STRASBOURG - Women account for 43 percent of victims of human trafficking in Serbia, with children accounting for 42 percent, the Council of Europe's Group of Experts on Action against Trafficking in Human Beings (GRETA) has said in a report, according to which most of the cases are linked to prostitution.
In its first report on human trafficking in Serbia, GRETA welcomes the measures taken by the authorities through developing a comprehensive legal and political framework and forming specialised structures.
In the report, seen by Tanjug, GRETA commends the implementation of the previous action plan and the inclusion of the civil society in the preparation of a new national strategy and action plan.
The Serbian authorities must ensure correct identification of all human trafficking victims and provide them with assistance envisioned by the Convention on Action against Trafficking in Human Beings and the law, the report says.
Serbia is also expected to ensure a quick recovery of the victims, and also to make sure that they are provided with residence permits and paid damages, GRETA says.
In the report, GRETA particularly notes the importance of protecting victims and witnesses of human trafficking from any retaliation or intimidation during investigations or trials.
All professionals who may come into contact with victims of human trafficking must be kept informed continually and trained with respect to the need to implement the approach based on human rights in action against human trafficking, according to the Convention and the practices of the European Court of Human Rights, the report says.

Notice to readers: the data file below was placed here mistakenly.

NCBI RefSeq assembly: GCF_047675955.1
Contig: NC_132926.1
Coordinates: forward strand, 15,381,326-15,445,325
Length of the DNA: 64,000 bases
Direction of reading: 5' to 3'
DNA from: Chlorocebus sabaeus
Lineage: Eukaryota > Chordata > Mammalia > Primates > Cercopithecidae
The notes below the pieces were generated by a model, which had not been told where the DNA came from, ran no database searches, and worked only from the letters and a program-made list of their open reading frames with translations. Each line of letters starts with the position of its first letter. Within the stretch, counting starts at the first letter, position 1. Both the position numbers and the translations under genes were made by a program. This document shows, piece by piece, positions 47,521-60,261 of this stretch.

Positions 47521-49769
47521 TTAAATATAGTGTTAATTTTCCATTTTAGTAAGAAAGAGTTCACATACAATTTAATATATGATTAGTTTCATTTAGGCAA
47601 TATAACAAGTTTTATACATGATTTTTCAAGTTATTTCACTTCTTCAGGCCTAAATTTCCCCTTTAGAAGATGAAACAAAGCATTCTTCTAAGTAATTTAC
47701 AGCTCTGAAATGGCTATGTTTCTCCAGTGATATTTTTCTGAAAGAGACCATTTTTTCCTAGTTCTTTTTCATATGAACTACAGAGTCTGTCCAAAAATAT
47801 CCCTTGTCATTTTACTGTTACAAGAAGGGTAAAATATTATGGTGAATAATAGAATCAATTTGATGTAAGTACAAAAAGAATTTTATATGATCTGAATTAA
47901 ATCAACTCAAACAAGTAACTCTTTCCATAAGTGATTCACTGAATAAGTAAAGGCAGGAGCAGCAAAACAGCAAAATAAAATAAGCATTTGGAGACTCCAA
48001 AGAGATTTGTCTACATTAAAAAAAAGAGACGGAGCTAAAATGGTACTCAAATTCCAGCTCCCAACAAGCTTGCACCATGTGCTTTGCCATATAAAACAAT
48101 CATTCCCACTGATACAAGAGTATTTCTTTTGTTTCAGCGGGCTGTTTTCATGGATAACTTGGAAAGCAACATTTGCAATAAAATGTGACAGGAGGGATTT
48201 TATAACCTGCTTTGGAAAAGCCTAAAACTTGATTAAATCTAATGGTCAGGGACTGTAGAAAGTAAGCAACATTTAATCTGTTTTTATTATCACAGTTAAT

Cases of human trafficking that occurred in Novi Pazar in 2007 and in Sombor in 2011 involved members of the police force who recruited young women for sexual exploitation, but have subsequently been convicted of those crimes, the report says.
GRETA commends the efforts of the Serbian authorities in international cooperation, urging them to continue to develop and enhance the position of the Roma in Serbia and prevent human trafficking of members of the Roma population.
The Convention on Action against Trafficking in Human Beings was adopted by the Committee of Ministers of the Council of Europe in 2005, and Serbia started to implement it in 2009.
In 2009, 107 cases of human trafficking were uncovered in Serbia, with 61 cases uncovered in 2010.
In 2011, 76 such cases were uncovered, with another 79 uncovered in 2012.
Most of the victims were Serbs, with Switzerland, Germany and Italy as the main destinations of the trafficking.
Most of the cases were linked to sexual exploitation, but there were also cases of trafficking for forced labour, begging, crime and illegal adoption.
Unofficial data for 2013 show that 60 percent of human trafficking is conducted internally, with women and girls accounting for 80 percent of the victims.